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Liberia to be declared Ebola-free, ending world outbreak

Liberia is to be declared Ebola-free by the World Health Organization (WHO), effectively putting an end to the world's worst outbreak of the disease.

The "end of active transmission" will be declared, after 42 days without a new case in Liberia, according to BBC.

It joins Guinea and Sierra Leone, which earned the status last year.

However, UN chief Ban Ki-moon has warned that West Africa may see flare-ups of the virus. It has killed more than 11,000 people since December 2013.

A country is considered free of human-to-human transmission once two 21-day incubation periods have passed since the last known case tested negative for a second time.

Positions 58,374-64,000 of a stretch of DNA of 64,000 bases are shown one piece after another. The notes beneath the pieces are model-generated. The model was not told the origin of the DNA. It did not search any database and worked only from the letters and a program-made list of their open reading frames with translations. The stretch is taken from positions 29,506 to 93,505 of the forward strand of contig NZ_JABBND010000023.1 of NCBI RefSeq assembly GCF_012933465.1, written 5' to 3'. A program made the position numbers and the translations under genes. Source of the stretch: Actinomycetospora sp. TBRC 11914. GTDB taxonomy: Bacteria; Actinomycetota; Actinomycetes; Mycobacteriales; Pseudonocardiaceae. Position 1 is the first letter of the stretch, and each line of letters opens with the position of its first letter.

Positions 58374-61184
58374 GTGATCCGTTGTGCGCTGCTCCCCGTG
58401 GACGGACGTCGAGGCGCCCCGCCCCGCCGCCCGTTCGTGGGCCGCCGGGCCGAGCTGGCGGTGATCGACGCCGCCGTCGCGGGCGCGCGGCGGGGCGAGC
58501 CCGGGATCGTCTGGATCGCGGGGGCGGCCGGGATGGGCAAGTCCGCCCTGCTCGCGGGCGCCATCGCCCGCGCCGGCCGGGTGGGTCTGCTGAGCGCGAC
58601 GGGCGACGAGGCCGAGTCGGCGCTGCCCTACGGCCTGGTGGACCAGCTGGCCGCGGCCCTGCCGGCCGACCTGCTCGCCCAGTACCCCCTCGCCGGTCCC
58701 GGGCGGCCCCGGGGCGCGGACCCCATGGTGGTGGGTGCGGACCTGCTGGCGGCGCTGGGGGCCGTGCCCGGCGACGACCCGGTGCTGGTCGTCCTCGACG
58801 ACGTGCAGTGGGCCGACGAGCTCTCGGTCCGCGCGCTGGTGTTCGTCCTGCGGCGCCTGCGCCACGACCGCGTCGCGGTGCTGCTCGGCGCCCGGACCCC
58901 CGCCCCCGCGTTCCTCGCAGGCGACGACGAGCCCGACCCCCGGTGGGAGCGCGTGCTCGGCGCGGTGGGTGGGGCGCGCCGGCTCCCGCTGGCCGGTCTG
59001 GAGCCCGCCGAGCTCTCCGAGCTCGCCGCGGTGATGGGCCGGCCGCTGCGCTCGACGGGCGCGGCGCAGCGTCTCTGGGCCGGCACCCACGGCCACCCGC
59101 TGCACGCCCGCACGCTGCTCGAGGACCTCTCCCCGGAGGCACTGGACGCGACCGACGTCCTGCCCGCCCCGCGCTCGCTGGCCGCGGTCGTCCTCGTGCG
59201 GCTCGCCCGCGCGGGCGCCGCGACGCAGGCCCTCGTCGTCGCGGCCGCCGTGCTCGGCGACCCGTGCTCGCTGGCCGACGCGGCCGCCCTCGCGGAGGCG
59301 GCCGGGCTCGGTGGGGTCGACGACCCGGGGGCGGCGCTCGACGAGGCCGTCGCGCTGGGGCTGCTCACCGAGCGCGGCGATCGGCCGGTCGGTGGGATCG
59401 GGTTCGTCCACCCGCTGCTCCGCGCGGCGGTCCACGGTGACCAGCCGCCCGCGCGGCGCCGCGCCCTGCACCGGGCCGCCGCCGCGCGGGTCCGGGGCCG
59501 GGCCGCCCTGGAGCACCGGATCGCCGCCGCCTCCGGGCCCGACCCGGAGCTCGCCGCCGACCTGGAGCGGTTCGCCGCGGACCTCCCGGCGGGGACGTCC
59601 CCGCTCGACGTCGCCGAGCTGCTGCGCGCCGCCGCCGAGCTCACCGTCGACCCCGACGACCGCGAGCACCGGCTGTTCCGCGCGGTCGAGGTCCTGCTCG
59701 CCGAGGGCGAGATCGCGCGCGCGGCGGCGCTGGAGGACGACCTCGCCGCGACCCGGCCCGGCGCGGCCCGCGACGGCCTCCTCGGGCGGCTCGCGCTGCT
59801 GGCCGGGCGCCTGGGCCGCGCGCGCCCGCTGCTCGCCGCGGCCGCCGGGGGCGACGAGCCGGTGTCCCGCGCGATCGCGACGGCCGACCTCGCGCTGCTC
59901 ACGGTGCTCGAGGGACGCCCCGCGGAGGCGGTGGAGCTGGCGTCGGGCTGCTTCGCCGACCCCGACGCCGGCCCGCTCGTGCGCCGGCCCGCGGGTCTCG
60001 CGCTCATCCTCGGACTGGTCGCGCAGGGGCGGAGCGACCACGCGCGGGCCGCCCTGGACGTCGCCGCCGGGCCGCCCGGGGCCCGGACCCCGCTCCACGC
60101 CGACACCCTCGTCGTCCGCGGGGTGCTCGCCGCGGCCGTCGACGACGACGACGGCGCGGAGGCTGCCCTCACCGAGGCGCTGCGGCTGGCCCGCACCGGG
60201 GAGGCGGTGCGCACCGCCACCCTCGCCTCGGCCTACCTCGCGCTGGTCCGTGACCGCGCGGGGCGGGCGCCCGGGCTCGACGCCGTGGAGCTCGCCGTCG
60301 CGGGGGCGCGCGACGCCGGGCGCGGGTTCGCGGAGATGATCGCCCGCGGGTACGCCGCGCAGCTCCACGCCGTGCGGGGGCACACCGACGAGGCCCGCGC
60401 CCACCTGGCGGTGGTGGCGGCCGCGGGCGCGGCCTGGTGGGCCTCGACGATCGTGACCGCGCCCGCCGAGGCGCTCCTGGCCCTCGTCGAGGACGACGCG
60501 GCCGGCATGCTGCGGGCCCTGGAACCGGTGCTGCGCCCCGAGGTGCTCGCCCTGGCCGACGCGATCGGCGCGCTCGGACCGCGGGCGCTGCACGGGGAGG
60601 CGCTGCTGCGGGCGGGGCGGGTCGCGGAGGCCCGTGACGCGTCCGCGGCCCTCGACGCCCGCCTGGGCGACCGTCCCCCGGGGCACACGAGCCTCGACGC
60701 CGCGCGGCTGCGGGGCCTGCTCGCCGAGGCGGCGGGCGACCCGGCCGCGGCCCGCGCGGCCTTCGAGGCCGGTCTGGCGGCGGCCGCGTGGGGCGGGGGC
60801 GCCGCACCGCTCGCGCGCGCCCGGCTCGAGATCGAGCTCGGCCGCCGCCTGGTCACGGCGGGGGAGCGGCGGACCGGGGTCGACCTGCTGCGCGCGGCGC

However, the end of active transmission of Ebola has been declared twice before in Liberia - only for the infection to re-emerge.

This is why the expected declaration by WHO later on Thursday will be marked with caution, BBC Africa's health correspondent Anne Soy says.

On Wednesday, Mr Ban warned that "we can anticipate future flare-ups of Ebola in the coming year".

"But we also expect the potential and frequency of those flare-ups to decrease over time," he added.